Tobacco Control: Comparative Politics in the United States and Canada


327 pages
Contains Bibliography, Index
ISBN 1-55111-456-9
DDC 362.29'66'0971





Reviewed by Dave Bennett

David Bennett is the national director of the Department of Workplace Health, Safety and Environment at the Canadian Labour Congress in Ottawa.


Donley Studlar has produced a comprehensive, balanced, and detailed
comparative study of tobacco-control policy in the United States and
Canada, at all levels of government. In the period 1964–84, America
took the lead, but Canada became a world leader from 1984 to 1994, in
such areas as high taxation, regulation of advertising, and the
restriction of smoking in federally regulated workplaces. The years
1994–2001 were a period of policy convergence, though (with the
exception of British Columbia), the United States has been more
successful at the state–provincial/municipal level over workplace and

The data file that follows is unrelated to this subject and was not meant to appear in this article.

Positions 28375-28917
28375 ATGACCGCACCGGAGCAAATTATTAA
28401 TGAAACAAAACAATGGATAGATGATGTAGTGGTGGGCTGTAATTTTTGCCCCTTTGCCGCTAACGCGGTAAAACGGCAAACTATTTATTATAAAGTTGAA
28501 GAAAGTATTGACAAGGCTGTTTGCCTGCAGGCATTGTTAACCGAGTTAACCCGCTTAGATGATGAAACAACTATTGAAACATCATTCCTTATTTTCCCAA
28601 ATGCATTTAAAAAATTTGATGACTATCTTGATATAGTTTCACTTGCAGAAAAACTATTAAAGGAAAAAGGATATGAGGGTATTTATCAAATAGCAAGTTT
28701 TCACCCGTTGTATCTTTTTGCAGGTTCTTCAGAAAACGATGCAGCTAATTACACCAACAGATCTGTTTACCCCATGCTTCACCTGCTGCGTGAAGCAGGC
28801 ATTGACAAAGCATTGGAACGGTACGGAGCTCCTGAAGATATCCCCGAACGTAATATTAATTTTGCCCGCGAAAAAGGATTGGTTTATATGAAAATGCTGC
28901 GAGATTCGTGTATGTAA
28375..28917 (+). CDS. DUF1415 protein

public restrictions, lawsuits, the use of taxation revenues to combat
youth smoking, and the Master Settlement Agreement between states and
tobacco companies. The new century began with Canadian anti-smoking
groups urging the federal government to adopt the U.S. model of casting
the tobacco companies as merchants of death.

There are some oddities and surprises owing to the complexity of the
issue, such as disputed science and the tension between public, private,
and individual responsibility for tobacco-related disease. One such
surprise is the ability of the Canadian federal government to control
tobacco at the national level, more so than the United States. Another
is that Canadian public interest groups have been more influential in
Canada than their U.S. counterparts have been in America. Anyone
interested in North American tobacco-control policy will find this book
indispensable and, invariably, highly useful.


Studlar, Donley T., “Tobacco Control: Comparative Politics in the United States and Canada,” Canadian Book Review Annual Online, accessed April 24, 2024,